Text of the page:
Understanding and respecting the faith of others is essential to religious freedom for all

By Rev. Alfred Baca     5/15/2019

Editor’s Note: Fr. Baca is former Executive Director for the Office of Ecumenism and Interreligion for the USCCB. Effective July 1, he will serve as the Diocese of Orange Director for Evangelization and Faith Formation 


Long before I was appointed Ecumenical and Interreligious Officer for the Diocese of Orange, I found myself involved in the ministry.  I had grown up in a family where my sister-in-law was Russian Orthodox, my aunt and her children were Assemblies of God and my cousin was a convert to Calvary Chapel, at that time a new and burgeoning Fundamentalist Protestant Community. The rest of us were Catholics trying to hold on for dear life!  With such a religiously diverse family we were motivated by love to listen and learn how to understand and accept each other as authentic Christian believers. It was not easy, there was a lot of pain and tears but over time the grace of God gathered us together as brothers and sisters in faith. I took this lesson into my priesthood: the need to listen, to be clear about what divides us, to be patient and to approach everything from love. 

While still a parochial vicar and only one year into my assignment, I was sent to the University of St. Thomas in Rome for a licentiate in ecumenism. Off I went to the Angelicum where, to my relief, almost every course was offered in English. I discovered that another part of my education was outside the walls of my classroom. I watched intently Pope John Paul II. The Pope was a master at what I call “finding the golden moment.” Whether it was sending back to Patriarch Bartholomew the relics of St. John Chrystostom or the icon of the Lady of Kazan to Patriarch Alexei of Moscow, he recognized the moment of opportunity, took advantage of it and opened new space for conversation, reconciliation and love. I remember especially one day when a group of African American bishops were in Rome and visiting St. Peter’s. As they approached the basilica, the Vatican staff realized that the bishops were not on their list of appointments. They informed Pope John Paul who immediately made room for them in his schedule. When the time arrived for their audience, they entered with their wives! Dressed in episcopal garb, Vatican staff had not realized they were a group of African American Methodist Episcopal bishops and wives who were visiting Rome. John Paul was informed of the mix-up and received them anyway, bishops and wives. The meeting was warm and gracious and made a deep impact on the AME visitors. We watched how the pope turned a misunderstanding into a moment of grace. 

I brought these life lessons home to my diocese and settled into the work of a pastor at St. Cecilia’s in Tustin, California. I knew one day I would be assigned to the diocesan ecumenical and interfaith office, so I juggled my responsibilities of pastor with outreach to other faiths and religions. It was a good way to prepare myself slowly for what was to come; but in truth I would have found a way nevertheless to incorporate ecumenical and interfaith ministry into my parish life. It just seemed part of what I should do as a priest. After all, why not reach out to friends in the Eastern and Oriental Orthodox Churches? Why not learn organizational skills and structure from the Mormons? Why not introduce myself to Pastor Rick Warren of Saddleback Church and learn about his successful drive to engage people in a vibrant Christ-life?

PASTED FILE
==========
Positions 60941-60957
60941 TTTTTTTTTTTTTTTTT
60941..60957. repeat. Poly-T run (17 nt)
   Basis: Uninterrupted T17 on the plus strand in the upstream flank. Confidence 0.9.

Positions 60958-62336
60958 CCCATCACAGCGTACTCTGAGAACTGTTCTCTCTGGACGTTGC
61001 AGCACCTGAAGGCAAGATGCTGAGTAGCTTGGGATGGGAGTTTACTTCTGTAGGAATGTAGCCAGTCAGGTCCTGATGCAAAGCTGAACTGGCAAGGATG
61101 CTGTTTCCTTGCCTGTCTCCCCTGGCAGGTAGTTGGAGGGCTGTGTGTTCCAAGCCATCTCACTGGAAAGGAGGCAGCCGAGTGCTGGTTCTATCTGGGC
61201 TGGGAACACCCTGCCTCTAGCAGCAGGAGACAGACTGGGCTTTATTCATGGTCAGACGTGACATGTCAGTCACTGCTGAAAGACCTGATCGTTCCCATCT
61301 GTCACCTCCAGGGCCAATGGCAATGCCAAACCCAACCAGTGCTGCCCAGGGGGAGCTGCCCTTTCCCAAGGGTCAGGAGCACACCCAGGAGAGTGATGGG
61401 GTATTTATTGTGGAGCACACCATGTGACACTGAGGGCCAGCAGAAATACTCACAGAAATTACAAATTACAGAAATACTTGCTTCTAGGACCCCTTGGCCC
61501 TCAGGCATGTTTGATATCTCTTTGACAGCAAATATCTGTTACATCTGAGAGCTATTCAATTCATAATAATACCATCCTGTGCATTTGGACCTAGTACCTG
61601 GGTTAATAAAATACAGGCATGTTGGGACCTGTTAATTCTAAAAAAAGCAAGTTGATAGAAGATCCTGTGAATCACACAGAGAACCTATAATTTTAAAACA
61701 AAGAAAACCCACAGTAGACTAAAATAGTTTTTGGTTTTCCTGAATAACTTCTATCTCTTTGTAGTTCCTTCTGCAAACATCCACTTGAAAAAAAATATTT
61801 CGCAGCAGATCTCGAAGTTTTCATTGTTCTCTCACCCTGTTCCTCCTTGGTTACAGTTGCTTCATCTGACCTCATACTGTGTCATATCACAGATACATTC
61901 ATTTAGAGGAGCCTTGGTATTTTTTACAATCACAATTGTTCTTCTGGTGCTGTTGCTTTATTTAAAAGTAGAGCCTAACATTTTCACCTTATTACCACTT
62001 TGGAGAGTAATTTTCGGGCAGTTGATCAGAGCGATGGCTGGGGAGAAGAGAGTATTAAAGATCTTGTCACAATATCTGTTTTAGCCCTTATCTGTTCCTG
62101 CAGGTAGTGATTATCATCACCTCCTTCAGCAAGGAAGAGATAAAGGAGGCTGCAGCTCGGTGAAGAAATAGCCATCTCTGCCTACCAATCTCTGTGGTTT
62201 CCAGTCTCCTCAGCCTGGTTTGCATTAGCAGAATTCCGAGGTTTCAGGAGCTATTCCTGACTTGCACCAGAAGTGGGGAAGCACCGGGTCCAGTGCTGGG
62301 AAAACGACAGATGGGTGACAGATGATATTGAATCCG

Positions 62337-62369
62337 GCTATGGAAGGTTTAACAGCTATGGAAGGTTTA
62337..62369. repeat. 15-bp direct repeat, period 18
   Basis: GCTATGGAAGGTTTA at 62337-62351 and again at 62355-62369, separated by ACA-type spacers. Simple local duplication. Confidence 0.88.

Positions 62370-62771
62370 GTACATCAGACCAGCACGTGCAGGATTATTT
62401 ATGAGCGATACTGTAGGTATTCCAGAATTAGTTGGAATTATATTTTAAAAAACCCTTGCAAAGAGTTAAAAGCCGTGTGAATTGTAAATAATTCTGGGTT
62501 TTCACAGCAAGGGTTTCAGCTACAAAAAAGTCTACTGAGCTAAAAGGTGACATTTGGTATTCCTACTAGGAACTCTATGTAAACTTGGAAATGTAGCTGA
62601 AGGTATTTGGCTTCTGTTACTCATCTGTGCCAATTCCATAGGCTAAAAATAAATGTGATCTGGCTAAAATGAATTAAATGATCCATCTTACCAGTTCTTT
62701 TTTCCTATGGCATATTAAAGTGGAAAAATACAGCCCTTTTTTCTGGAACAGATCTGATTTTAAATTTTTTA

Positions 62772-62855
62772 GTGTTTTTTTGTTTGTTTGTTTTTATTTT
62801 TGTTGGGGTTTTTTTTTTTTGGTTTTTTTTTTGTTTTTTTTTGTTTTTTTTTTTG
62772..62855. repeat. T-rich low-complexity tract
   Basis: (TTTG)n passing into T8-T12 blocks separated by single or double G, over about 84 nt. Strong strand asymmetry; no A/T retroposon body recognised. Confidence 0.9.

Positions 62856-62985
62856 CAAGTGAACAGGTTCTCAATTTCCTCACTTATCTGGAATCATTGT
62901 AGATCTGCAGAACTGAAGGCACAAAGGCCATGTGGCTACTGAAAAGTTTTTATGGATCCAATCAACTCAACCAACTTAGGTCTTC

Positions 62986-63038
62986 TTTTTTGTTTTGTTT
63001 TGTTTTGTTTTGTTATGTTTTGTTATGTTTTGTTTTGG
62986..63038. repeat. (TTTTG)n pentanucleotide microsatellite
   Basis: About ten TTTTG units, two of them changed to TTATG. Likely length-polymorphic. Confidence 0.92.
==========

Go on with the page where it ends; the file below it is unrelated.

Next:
I began with a group that I thought would be easiest and the most receptive to friendship, i.e., the Orthodox. I found the Orthodox clergy to be respectful and interested but cautious.  Diving deeper into a relationship was tougher than I imagined. Where was the open door to get past this challenge? I decided to invite the Orthodox to dinner at a local Lebanese restaurant. The manager, a Catholic herself, would close the restaurant one night a month and cook for us! An Armenian Orthodox priest who came faithfully to the dinners, became my window and connection to the other Orthodox priests.   

The initial meal was prepared beautifully, the wine flowed and I picked up the bill. The problem was there were only four of us that showed and one of them was another Catholic priest! I was convinced that this was the open door we needed and we persevered. Once a month on the same day and time, and at the same restaurant, we met and our numbers grew!  Beginning with Catholic, Armenian Orthodox, Greek Orthodox and Copts, we eventually welcomed Eastern Catholic priests into the group. That single act of having dinner together broke down inherited walls of division and mistrust and paved the way for what are today close and enduring friendships. 

Of course, my sight was also set on the interfaith world. After 10 years at St. Cecilia’s, I was sent to St. Columban church in Garden Grove. At a parish of close to 7,000 registered families, with 10 Masses on a weekend in English, Vietnamese and Spanish, it never occurred to me that I should not be doing interfaith work as part of my pastoral duties. On one occasion, I drove Bishop Kevin Vann, my ordinary, to a local mosque to join the community for midday prayer. Dr. Muzimmil Siddiqi, Director of the Islamic Society of Orange County, welcomed us and asked Bishop Vann to share a few words with the congregation. Afterward, with Muslim hands holding ours, accompanied by smiles and words of gratitude, we left for home. We were deeply touched. 

Having been pastor of two large Catholic communities, I know how life can get overwhelming with outside responsibilities and diocesan work. The key for me has been to view ecumenical and interfaith work as already part of my pastoral duty; to engage the ministry and to enjoy it. Ecumenical and Interreligious work is important. I have come to treasure that on a very personal level.